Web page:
Disney’s feature film Dumbo, released in 1941, tells the tale of a loveable baby elephant born with unnaturally large ears which he is consequently able to use for flying. One of the scenes presented in the film presents some highly problematic material however. Halfway through the film, Dumbo runs into a group of crows who assist in motivating, encouraging, and teaching him to fly. By aid of the “magic feather” the crows give him, Dumbo is then able to return to the circus and perform a revolutionary new act which crazes the nation.
Unfortunately, the crows Dumbo runs into are presented as African Americans. The very fact that Disney chose the particular characterization of crows to display black-coded stereotypes is questionable, but to make matters even worse, their leader’s scripted name is Jim Crow. The blatant reference to the offensive term of Jim Crow, the stereotyped language given to the crows, the voice casting of African Americans as the crows they’re playing, the animator behind their creation, and the role they play in the film’s plot all pose large problems which can’t be overlooked.
“Jim Crow” is a term full of racial connotations most often associated with the Jim Crow laws of the early 1900’s. Historian C. Vann Woodward notes that while, “The origin of the term ‘Jim Crow’ applied to Negroes is lost in obscurity. Thomas D. Rice wrote a song and dance called ‘Jim Crow’ in 1832, and the term had become an adjective by 1838.” The origin and etymology of the term comes specifically from a minstrel performance by Thomas D. Rice from the early 19th century. Although the exact origins of Rice’s inspiration for the Jim Crow character are unknown, it quickly became a sensational performance phenomenon. In his book Jump Jim Crow, W. T. Lhamon Jr explores the history and characteristics of the Jim Crow craze. He states that “No other American cultural figure stirred a legacy that endures such widespread censure as well as continual appropriation.” Such a widespread cultural figure can’t be referred to without indicating the negative racial stereotypes associated with it. A visual comparison between the two characters confirms the similarities between T. D. Rice’s representation of Jim Crow in minstrelsy and the animation of Dumbo’s crows. Even the poses, dance, and body language of Dumbo is a direct tribute to the original minstrel tradition.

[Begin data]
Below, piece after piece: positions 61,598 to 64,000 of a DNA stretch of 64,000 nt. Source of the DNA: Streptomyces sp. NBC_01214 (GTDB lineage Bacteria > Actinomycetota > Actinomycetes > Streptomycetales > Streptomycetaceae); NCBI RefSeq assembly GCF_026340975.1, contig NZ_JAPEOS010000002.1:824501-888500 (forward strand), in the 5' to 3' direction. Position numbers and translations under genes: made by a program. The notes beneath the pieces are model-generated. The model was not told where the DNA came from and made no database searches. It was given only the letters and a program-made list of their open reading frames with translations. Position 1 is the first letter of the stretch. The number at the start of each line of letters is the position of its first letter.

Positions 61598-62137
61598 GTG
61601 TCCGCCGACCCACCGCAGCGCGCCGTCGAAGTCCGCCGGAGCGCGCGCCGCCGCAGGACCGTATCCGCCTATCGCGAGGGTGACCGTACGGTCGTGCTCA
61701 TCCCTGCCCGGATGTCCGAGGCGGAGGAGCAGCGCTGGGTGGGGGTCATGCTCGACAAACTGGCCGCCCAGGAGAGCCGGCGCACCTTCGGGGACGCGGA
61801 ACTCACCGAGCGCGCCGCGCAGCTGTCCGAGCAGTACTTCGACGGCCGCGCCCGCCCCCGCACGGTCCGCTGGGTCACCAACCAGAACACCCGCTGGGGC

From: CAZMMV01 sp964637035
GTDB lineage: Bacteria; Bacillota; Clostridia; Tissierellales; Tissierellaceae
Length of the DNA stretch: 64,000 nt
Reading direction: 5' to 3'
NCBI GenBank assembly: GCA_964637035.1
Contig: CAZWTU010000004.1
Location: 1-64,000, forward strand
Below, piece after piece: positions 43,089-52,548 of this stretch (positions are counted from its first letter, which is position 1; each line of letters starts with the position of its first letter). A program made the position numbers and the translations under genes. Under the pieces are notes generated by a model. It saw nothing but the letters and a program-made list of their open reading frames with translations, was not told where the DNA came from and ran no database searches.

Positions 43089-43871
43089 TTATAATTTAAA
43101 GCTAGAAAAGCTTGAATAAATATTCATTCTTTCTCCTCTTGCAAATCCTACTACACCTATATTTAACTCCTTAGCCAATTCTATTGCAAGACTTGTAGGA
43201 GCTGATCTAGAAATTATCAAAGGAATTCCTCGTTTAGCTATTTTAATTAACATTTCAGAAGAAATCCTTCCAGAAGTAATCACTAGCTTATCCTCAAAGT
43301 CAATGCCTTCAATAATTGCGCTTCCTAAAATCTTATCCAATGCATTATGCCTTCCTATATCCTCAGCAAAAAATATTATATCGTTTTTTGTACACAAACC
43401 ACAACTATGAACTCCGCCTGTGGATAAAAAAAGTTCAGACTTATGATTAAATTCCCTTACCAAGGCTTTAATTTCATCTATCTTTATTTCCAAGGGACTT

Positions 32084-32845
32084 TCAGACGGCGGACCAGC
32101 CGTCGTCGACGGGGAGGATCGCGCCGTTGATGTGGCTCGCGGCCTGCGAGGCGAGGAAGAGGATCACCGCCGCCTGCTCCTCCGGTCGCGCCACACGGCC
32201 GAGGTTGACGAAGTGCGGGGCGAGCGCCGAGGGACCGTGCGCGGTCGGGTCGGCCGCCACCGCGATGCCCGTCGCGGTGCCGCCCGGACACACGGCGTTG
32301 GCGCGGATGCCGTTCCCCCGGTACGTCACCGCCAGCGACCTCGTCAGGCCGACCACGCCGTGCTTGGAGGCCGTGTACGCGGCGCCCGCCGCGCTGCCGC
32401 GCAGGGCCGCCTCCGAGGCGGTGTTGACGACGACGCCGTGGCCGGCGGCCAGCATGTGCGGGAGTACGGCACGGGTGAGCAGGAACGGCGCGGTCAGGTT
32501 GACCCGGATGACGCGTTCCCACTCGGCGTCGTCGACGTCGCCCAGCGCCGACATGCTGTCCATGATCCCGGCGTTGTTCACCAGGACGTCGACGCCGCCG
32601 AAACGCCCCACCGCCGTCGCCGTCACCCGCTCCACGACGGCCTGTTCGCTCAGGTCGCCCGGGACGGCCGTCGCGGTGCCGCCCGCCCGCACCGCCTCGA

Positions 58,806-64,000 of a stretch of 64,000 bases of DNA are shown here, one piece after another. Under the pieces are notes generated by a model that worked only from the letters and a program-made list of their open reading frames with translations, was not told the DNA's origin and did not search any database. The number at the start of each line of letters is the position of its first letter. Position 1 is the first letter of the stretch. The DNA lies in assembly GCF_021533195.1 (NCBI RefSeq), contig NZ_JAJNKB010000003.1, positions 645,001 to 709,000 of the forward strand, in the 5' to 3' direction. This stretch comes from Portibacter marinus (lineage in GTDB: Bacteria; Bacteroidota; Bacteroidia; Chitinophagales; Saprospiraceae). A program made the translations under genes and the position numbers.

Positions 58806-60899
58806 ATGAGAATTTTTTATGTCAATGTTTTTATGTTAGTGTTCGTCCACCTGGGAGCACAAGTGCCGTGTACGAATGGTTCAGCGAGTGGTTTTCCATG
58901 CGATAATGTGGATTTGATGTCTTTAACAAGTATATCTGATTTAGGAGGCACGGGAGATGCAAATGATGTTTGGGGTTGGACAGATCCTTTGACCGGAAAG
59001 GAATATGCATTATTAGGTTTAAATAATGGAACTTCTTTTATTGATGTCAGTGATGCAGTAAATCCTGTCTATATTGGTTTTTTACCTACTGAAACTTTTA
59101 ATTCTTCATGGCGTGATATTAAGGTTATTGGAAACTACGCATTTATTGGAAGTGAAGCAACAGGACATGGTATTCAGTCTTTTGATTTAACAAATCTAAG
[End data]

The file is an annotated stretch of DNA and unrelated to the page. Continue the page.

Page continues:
Having already established a problematic visual representation of Jim Crow, the song “When I See an Elephant Fly” next adds a disturbing linguistic stereotyping of African American language. The main line of the chorus uses speech reminiscent of early minstrel songs: “But I be don’ seen ‘bout ev’rythang, when I see an elephant fly” It’s interesting to note that the lyrics of this song in current Disney songbooks have changed the lyrics to “But I think I will have seen ev’rything when I see an elephant fly.” The removal of dialect from the printed sheet music seems to reflect a recognition of the racist implications to it.
The controversial visual and linguistic stereotypes presented in Dumbo’s crows are further complicated by the voice casting. Jim Crow is voiced by white actor Cliff Edwards, while the rest of the crows are voiced by the African American choir Hall Johnson. (The same chorus Disney used in the racially controversial film Song of the South.) Whether it’s more problematic to have African American actors voicing racist stereotypes or to have a white actor voice a caricature of Jim Crow is difficult to determine. To have a white actor giving a racially black coded performance, even if animated, is the same act as a blackface minstrel show. And if the animated character being performed is Jim Crow himself, what makes this any different than T. D. Rice’s own performance a century prior to Dumbo’s release?
Woodward, C. Vann. The Strange Career of Jim Crow. 3rd ed. New York: Oxford University Press, 1974. Print.
Lhamon, W. T. Jr. Jump Jim Crow: Lost Plays, Lyrics, and Street Prose of the First Atlantic Popular Culture. Cambridge, Mass: Harvard University Press, 2003. Print.
Disney Productions: The New Illustrated Disney Songbook. New York: Abrams, 1986. Print.